I spent hours upon hours researching different graduate programs in ecology (chronicled here, here, and here). I applied during the 2006-07 academic year and began grad school in fall 2007. Now I'm two and a half years into my program. I have completed all of the necessary coursework, identified a research topic, and collected some preliminary data. I organized a committee of scientists (ecogeofemme has been writing about this process recently) who advise me and approved my research topic in my preliminary exam (aka prelims). I expect that it will take me three and a half more years to finish my data collection, analyze it, and write my dissertation. Six years to complete a Ph.D. in ecology is very normal in the U.S. When I finish my Ph.D., I'm not sure exactly what I'll do, but it is likely that I will spend a few more years 'in training' as a post-doctoral fellow (aka post doc).

Pros and cons of being an ecologist? For me I think it's mostly pros. I wrote a post in 2008 that covers many of them. I loved my biology classes in college and I had great professors. Cons? Most ecologists don't have enormous earning potential compared to other fields requiring similar or fewer years of education, but this is only a problem if for some reason your life plans involve needing to be very wealthy.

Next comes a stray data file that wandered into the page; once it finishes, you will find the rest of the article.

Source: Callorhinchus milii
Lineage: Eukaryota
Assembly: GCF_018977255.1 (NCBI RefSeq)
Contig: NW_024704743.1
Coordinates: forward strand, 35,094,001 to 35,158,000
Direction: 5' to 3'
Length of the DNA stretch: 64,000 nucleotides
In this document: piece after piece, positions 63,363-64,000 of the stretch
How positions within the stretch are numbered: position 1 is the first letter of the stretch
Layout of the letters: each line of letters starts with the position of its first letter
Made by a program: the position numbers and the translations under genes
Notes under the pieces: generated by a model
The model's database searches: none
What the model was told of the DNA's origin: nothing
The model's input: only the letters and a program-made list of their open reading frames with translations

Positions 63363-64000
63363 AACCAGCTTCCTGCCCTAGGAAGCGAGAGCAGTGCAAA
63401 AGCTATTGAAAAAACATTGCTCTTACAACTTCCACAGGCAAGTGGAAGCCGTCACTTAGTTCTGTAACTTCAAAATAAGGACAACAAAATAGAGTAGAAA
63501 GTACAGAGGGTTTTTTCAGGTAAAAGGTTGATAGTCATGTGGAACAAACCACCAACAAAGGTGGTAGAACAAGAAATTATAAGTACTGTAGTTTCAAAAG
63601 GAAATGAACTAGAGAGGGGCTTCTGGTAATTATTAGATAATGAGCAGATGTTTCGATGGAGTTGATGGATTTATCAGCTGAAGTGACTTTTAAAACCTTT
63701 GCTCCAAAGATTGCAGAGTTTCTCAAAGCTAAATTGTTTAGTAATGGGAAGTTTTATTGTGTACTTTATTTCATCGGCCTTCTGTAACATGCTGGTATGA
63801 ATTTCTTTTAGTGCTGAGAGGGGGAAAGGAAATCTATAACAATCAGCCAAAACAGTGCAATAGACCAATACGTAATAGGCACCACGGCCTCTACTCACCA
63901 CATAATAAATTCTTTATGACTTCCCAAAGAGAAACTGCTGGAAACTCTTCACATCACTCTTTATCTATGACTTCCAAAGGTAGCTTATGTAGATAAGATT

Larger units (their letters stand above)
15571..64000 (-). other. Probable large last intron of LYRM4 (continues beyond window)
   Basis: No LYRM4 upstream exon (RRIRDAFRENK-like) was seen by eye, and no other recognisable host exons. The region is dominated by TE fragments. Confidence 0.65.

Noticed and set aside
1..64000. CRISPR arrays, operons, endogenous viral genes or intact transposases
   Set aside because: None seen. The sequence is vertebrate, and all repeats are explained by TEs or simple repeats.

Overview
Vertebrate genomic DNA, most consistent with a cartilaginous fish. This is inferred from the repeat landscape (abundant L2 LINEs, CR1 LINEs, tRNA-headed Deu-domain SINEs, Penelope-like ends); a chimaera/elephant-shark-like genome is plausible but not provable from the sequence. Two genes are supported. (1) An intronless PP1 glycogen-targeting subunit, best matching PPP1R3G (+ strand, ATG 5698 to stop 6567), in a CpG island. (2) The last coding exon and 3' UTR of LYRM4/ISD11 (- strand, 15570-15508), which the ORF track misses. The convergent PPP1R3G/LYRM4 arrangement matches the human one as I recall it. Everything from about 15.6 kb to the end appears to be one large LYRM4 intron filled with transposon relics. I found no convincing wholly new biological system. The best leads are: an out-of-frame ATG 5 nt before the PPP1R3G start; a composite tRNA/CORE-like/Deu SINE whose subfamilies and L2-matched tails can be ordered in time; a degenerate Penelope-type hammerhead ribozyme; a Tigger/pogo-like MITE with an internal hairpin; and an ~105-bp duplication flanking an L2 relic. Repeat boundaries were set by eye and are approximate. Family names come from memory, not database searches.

My advice to Sarah and other young aspiring ecologists is to learn how to learn in whatever classes you take. Figure out how you learn math most effectively. Learn how to find the information you need using search terms and databases.  Learn how to understand the science from reading about it. Make connections between different classes and subjects. Learn how to write well. Those skills will help you succeed in whatever you decide to do. As far as helping you decide what to do with your life, don't stress about it too much now, but do ask people who have interesting jobs how they got there. At the very least, you're bound to get some interesting stories that might help inform your choices down the road.


Transient Theorist said...

Lots of good advice (kudos especially for the math tip)! One thing I'd add: